The Chinese men who have been buying up London


Hugh van Cutsem funeral

There are some lists where the famous name at the top never changes from year to year. In recent years we have faced some shocks with Oprah Winfrey losing the title of most influential celebrity, and Bill Gates briefly failing to be named the richest man in the world. However, the Duke of Westminster weathered all changes. Nothing could ever knock him off the top stop as the richest investor in UK property.

Except somehow this year he's fallen to fourth place.

The Estates Gazzette Rich List is out and after a decade of being topped by the Duke, he has been relegated to 4th place. In his place are two Chinese businessmen who the vast majority of Brits have never heard of.

The top spot has gone to China's Wang Jianlin, who is valued at a staggering £10.4 billion and Forbes says is the richest man in China. He has bought up the One Nine Elms slice of the Vauxhall South Bank regeneration scheme (the bit that includes Battersea Power Station). He made his fortune developing shopping centres, and now has a number of interests around the world.

In second place is Henry Cheng Kar-Shun, whose enormous global real estate business is based in Hong Kong. He has a net worth of £10.3 billion, and has entered this list by investing in the Greenwich Peninsula. He is now the proud owner of 300 acres of SE10.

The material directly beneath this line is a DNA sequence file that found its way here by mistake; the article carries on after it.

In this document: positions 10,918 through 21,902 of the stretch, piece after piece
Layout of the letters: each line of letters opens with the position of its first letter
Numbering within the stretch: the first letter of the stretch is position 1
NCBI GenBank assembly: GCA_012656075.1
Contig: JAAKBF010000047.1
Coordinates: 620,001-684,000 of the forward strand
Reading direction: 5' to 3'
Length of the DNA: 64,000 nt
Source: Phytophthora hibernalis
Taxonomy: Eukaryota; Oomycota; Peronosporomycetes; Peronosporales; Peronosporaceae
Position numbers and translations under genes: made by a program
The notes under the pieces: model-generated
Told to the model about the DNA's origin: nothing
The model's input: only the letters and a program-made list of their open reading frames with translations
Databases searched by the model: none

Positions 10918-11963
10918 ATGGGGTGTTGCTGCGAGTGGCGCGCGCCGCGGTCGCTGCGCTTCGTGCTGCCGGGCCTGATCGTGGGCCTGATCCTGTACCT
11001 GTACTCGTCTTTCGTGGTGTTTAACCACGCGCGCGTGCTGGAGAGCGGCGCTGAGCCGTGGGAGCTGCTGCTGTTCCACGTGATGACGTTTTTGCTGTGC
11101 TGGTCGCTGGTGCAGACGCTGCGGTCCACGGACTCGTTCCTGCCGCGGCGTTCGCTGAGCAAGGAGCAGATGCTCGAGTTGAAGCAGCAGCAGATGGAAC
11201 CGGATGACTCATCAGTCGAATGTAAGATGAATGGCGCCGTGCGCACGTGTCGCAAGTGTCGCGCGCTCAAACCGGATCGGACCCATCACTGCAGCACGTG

In third place are the Reuben Brothers, based in Switzerland, who are valued at £8.3 billion. Their global real estate business is run alongside private equity, and venture capital interests. And their London holdings include the Piccadilly Estate in Mayfair, The Millbank Centre and Millbank Tower, and the John Lewis headquarters.

The Duke is hardly struggling in 4th place, with a fortune of £8 billion through his running of the Grosvenor Estate - which includes 300 acres of land in Mayfair and Belgravia, which the family has owned since 1677.

You could argue that the toppling of the Duke was only a matter of time, as London property has become increasingly attractive to overseas investors. It's a particularly solid investment in a time when volatility dominates, it has seen spectacular returns over the years, and the languishing pound makes it a good deal for foreign investors.

However, you could also look at the top ten and wonder where all the Brits have gone. It includes three investors based in China, two in Switzerland, one in the Czech Republic, one in Australia, two British aristocrats, and Sir Philip and Lady Green. Its hardly a sign of the vitality of British investment prowess now is it?